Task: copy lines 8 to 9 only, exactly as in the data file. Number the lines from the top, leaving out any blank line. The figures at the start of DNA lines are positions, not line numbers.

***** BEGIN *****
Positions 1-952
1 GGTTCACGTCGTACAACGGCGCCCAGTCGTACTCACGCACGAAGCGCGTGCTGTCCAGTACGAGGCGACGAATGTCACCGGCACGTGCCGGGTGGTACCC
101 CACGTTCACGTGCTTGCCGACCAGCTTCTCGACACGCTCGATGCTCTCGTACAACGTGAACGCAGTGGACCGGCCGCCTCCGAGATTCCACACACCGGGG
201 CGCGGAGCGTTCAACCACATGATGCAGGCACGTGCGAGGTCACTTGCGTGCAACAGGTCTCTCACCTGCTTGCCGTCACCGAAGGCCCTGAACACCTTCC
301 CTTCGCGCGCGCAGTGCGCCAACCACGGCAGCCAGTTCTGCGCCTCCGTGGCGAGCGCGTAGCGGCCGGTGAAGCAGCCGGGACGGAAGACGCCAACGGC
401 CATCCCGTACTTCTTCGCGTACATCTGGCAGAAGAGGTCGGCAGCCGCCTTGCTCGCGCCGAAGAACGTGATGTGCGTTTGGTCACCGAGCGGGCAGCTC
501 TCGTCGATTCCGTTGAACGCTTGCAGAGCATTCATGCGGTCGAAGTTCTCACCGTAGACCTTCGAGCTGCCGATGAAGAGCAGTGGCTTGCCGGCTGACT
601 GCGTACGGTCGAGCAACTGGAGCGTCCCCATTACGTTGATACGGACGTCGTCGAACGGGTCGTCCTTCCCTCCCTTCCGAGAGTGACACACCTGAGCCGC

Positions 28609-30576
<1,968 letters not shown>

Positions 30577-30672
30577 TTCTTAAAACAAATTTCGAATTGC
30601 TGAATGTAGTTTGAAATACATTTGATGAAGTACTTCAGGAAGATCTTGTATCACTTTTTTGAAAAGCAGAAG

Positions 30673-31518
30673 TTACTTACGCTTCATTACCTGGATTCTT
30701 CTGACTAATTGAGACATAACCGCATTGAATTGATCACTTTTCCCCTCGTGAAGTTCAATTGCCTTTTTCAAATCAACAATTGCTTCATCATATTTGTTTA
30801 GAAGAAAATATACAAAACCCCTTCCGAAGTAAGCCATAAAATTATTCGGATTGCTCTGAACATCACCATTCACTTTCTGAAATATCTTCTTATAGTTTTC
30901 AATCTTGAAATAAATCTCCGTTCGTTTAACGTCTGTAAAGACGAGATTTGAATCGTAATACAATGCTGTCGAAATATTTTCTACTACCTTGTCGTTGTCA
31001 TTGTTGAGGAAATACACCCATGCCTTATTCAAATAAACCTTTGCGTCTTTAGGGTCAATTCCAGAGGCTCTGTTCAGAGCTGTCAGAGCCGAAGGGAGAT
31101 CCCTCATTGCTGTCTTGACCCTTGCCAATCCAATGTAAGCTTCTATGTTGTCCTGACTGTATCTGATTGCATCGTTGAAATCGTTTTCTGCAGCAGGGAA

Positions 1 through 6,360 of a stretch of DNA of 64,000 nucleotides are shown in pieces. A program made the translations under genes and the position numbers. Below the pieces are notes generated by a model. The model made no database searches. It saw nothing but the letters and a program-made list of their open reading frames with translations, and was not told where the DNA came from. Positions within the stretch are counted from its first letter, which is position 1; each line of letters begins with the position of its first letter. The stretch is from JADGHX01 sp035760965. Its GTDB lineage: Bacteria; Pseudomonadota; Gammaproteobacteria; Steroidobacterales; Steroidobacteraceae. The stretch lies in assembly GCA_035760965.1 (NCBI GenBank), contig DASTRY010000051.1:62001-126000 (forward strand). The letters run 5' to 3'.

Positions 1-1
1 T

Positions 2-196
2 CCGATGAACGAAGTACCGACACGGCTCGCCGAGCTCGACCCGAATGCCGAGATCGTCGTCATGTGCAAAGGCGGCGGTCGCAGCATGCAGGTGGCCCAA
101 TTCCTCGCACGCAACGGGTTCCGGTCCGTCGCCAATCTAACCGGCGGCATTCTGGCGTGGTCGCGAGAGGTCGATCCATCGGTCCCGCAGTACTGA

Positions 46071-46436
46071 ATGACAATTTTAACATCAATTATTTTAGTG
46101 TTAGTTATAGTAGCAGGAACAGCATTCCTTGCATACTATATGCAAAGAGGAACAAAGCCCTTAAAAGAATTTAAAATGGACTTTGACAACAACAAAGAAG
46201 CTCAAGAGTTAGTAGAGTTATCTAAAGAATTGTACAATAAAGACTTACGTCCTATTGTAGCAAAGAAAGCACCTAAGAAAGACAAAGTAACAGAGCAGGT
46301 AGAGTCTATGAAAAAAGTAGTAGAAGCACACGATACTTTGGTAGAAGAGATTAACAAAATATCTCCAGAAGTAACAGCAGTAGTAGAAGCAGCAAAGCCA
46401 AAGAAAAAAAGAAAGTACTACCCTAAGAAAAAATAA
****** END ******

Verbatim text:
601 GCGTACGGTCGAGCAACTGGAGCGTCCCCATTACGTTGATACGGACGTCGTCGAACGGGTCGTCCTTCCCTCCCTTCCGAGAGTGACACACCTGAGCCGC

Positions 28609-30576